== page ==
Money at 30: Is Working During Vacation Really So Bad?

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Money at 30: Is Working During Vacation Really So Bad?

Eiffel Tower in backgroundEveryone knows that half the point of taking a vacation is getting away from work, right? After all, no one likes the person who brings their laptop to the beach or chats on their cell phone during dinner. But, as it turns out, there are actually some advantages to taking a bit of your work on the road with you.

As I write this I am in Paris, France. While I could have taken the time off to accommodate for this trip, I instead decided to make myself available partially as a test for my future digital nomad aspirations and partially because, to be honest, I kind of procrastinated on getting a few things done. However I’ve actually been enjoying my “workation” and here a few reasons why:

Less stress beforehand

Without a doubt some of the most stressful weeks of my life have been the ones just prior to major trips I’ve taken. Whether you work for yourself or at a regular nine to five, it’s rare that you can simply peace out for a week without having to do at least some sort of prep for your time away. As a result, by the time you actually get on vacation, you feel like you really, really need one. Although that might sound like it would lead to an even more enjoyable and appreciated getaway, I’d argue it’s no way to start your trip.

More motivation to get stuff done

Perhaps the hardest part of being self-employed is keeping yourself on track and finding the motivation to do what you know you should do. In those cases, sometimes a change of scenery can help serve to help you focus (which I assume is why Starbucks is always overrun with people on computers). So why wouldn’t the same apply to working while away? 

Beyond the novelty of working somewhere that isn’t your normal desk, there’s usuallya  good reason compelling you to complete your work in a timely manner. For example, I knew I needed to write this tonight so that I can head to Disneyland Paris bright and early in the morning. Needless to say, I’ve never been more efficient with my time — I haven’t even popped over to YouTube once!

Make money while away

For freelancers like myself, another great benefit of continuing to work through my vacation is that I get to keep making money. This stands in contrast to past trips I’d take where I’d not only have to pay for the vacation itself but also have to make up for the lackluster paycheck I’d receive upon my return. In contrast, I’ve been able to enjoy myself here in Paris and spend the money we’ve budgeted without having to worry about taking a financial hit in the coming weeks.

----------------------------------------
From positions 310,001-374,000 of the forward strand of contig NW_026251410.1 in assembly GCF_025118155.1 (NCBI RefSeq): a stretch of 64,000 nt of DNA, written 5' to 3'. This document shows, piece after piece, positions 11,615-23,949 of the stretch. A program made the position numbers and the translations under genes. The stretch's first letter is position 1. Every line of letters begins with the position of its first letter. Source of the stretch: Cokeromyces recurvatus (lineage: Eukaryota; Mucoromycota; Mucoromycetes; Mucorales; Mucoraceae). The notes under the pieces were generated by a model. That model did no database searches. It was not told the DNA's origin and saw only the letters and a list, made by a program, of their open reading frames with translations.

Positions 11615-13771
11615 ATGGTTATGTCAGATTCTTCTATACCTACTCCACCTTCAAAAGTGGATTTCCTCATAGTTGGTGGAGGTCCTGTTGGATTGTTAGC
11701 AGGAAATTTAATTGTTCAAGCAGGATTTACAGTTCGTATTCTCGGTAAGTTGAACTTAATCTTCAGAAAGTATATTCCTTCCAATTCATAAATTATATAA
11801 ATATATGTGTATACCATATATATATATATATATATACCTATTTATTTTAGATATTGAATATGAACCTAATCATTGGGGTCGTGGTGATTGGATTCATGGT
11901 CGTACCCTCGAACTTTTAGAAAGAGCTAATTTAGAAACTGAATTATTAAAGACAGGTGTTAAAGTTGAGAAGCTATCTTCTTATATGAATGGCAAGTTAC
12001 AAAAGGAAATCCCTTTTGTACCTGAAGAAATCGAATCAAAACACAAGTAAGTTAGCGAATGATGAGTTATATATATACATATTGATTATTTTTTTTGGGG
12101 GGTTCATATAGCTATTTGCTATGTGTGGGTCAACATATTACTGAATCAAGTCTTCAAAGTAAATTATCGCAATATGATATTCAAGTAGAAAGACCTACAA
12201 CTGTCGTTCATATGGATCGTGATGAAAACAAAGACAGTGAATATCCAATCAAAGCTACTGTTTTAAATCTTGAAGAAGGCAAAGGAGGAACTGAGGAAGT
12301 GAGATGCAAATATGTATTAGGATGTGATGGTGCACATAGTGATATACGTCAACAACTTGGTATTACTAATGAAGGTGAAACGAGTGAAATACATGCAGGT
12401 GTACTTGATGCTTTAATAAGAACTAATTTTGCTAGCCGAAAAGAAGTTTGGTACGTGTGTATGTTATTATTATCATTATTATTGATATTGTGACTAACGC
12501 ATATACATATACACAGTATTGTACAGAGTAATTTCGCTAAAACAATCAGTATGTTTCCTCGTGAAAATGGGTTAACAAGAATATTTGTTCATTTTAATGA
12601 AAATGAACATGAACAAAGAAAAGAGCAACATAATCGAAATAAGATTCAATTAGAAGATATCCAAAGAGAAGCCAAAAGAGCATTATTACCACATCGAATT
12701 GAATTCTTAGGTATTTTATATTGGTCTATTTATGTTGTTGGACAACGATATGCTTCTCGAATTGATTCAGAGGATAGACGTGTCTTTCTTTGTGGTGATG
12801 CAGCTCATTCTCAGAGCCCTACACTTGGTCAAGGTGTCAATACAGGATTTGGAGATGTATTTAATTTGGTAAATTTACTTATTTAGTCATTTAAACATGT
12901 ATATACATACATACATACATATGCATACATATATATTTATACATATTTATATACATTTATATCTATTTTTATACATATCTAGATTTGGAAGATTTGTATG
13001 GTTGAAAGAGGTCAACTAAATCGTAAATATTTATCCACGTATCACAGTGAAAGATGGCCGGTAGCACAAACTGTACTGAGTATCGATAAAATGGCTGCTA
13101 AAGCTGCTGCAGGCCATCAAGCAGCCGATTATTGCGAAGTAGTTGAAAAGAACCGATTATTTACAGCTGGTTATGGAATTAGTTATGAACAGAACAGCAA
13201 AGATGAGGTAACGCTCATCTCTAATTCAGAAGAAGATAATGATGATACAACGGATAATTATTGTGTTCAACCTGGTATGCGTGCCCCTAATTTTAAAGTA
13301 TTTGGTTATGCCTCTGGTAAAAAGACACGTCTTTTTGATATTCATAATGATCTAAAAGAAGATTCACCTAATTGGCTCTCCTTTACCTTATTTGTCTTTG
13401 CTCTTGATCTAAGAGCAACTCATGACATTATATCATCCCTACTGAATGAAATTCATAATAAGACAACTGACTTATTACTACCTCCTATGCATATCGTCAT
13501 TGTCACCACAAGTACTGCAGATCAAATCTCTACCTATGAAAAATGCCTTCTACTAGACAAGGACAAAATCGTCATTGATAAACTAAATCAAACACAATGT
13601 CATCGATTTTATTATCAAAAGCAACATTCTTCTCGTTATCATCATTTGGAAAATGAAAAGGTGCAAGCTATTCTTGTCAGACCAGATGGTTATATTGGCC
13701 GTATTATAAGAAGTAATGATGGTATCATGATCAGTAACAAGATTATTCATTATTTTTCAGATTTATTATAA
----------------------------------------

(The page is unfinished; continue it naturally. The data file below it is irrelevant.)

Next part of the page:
Fits perfect into downtime

Being on vacation means getting away from your daily grind. Luckily that doesn’t really have to change even when you do need to get a few things done. As I’ve found, there are plenty of ways to insert a bit of work into the fun without cramping your style.  

Case in point: I’ve just returned from the Louvre museum, where I swear there are as many stairs as there are paintings. With aching feet and no desire to really do anything outside of my hotel room at the moment, writing this post feels less like an obligation and more like a strong use of my time. Similarly earlier today I discovered that it’s way easier to get inspired when you’re casually noshing on a croissant and sipping espresso on a gorgeous French morning. The moral of the story is that there’s surely a way to strike a reasonable work-vacation balance that allows you to enjoy both parts without sacrifice. 


Contrary to popular belief, working on vacation actually doesn’t suck. Of course, I realize that such a concept may not be an option for everyone nor will every person be of the same mind as me. That said, whether you’re a looking for a less stressful pre-vacation, seeking fresh inspiration for a current project, or just want a full paycheck despite your time away, taking a bit of work with you on vacation might be the right — although unconventional — move.

Author

Kyle Burbank

Kyle is a freelance writer and author whose first book, "The E-Ticket Life" is now available on Amazon. In addition to his weekly "Money at 30" column on Dyer News, he is also the editorial director and a writer for the Disney fan site LaughingPlace.com and has recently starting publsihing his own personal finance blog at https://moneyat30.com/

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